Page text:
There were two problems. One, most of what I wrote was angry or cynical and I didn’t like it. Two, I’d never learned to write, and my “successes” were very much hit and miss. I didn’t have the time or desire to go back to school to learn, so instead, I decided to focus on my career and life. I read a great deal – all nonfiction. History, psychology, sociology, self-help, handwriting analysis … you name it. At work, I spent 10 years writing and editing business proposals and thought nothing of it. Then, a funny thing happened.
During all of this, I began to write again. First, it was just poems. Then, I started my first blog. To my surprise, my writing had improved tremendously. In all my reading and work, I’d not only learned about writing, but I’d learned enough about life to have stories worth telling.
A writer friend encouraged me to pen a short story, and I loved it. Shortly thereafter, I discovered Nanowrimo, and decided to see if I could turn the story into a book. I turned it into two books: Discovery and Awakening, the first two books of my fantasy fiction series The Stream.
Since then, I’ve been writing almost constantly. I published Emprise, and then went on to write a short story anthology, The Juice and Other Stories, as well as my first Sci-Fi novel, Hard as Roxx. Currently, I’m editing a detective novel, and I’ve begun writing more short stories.
This, from the former shy kid who never talked.
This first excerpt is from a short story entitled “Remembering.” I chose it as an illustration that sometimes you have to trust the process, despite your inner editor’s screams that you’re screwing things up. I wrote this in one breath, so to speak, and then decided I hated it. Instead of editing, I just published it as is. Of course, I’ve gotten feedback that it’s one of the best openings I’ve written. My inner editor still doesn’t like it.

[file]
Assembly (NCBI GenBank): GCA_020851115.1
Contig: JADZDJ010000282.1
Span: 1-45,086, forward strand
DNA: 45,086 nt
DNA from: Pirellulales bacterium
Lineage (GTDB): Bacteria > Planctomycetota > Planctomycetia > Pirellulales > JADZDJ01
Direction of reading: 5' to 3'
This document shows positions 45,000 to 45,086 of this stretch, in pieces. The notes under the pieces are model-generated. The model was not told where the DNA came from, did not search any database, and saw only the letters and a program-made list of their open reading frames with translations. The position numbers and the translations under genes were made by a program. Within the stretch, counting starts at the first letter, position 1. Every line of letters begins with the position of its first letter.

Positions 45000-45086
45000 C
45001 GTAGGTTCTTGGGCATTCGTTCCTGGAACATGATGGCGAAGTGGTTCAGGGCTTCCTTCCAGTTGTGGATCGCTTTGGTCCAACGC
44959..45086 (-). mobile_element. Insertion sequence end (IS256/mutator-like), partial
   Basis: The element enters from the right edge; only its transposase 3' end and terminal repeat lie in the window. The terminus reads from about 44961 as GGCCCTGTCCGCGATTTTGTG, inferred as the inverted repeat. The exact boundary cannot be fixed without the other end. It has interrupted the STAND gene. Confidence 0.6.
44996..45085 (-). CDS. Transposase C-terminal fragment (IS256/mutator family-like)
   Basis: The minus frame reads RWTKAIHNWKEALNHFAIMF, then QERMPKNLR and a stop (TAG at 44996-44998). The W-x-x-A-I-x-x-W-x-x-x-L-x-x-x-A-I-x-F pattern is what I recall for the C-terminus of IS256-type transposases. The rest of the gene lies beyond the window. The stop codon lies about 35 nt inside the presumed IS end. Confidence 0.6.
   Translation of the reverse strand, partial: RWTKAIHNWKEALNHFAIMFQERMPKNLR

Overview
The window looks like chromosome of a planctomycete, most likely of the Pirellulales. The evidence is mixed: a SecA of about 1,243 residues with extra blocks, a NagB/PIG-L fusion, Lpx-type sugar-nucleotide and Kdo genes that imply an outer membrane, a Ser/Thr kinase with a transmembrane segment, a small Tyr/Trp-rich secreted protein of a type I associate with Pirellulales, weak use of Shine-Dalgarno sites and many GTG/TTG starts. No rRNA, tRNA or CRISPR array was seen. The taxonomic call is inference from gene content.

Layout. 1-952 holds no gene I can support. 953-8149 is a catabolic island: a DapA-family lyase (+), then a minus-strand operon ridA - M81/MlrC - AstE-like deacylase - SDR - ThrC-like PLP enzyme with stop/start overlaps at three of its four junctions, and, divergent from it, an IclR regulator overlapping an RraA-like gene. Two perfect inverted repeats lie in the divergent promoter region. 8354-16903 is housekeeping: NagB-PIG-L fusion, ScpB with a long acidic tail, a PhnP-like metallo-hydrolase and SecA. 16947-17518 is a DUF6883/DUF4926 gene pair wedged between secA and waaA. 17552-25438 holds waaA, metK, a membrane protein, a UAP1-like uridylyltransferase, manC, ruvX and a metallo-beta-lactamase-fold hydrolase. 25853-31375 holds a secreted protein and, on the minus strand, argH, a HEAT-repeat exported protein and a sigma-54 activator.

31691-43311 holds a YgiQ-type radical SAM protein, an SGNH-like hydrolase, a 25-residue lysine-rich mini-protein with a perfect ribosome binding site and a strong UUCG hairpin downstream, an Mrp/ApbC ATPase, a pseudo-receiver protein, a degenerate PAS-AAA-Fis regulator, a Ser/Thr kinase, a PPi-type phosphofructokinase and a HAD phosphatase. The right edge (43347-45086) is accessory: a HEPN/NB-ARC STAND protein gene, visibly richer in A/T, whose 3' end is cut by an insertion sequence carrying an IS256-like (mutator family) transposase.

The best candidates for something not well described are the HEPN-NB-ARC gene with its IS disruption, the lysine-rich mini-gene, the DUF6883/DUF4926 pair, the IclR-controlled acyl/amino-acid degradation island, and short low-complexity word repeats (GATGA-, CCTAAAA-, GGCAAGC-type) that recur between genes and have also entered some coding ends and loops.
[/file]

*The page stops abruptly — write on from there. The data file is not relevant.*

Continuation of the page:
The People have been walking for weeks. Two thousand sixty-four are dead. Most days, I wish I ranked among the lucky few whom have no idea how many we have lost. Every family has been touched by death. There is no time to mourn, however. The herders do not wait. We no longer even bother with our burial ceremonies. Set the bodies afire; say a prayer, and then march. Someone needs to remember the dead, say the elders. I am that someone. I am called Tofray, the Rememberer. We do not have such a word in my language, but it is one we have learned from them. More will die before we reach the end of the trail, and I will sing their song. No tears are shed along the trail. There is time only for marching. We will cry when we reach the end. Some have already named it Atok’taywa – the Place Where We Shall Weep. Just over eight thousand of us live.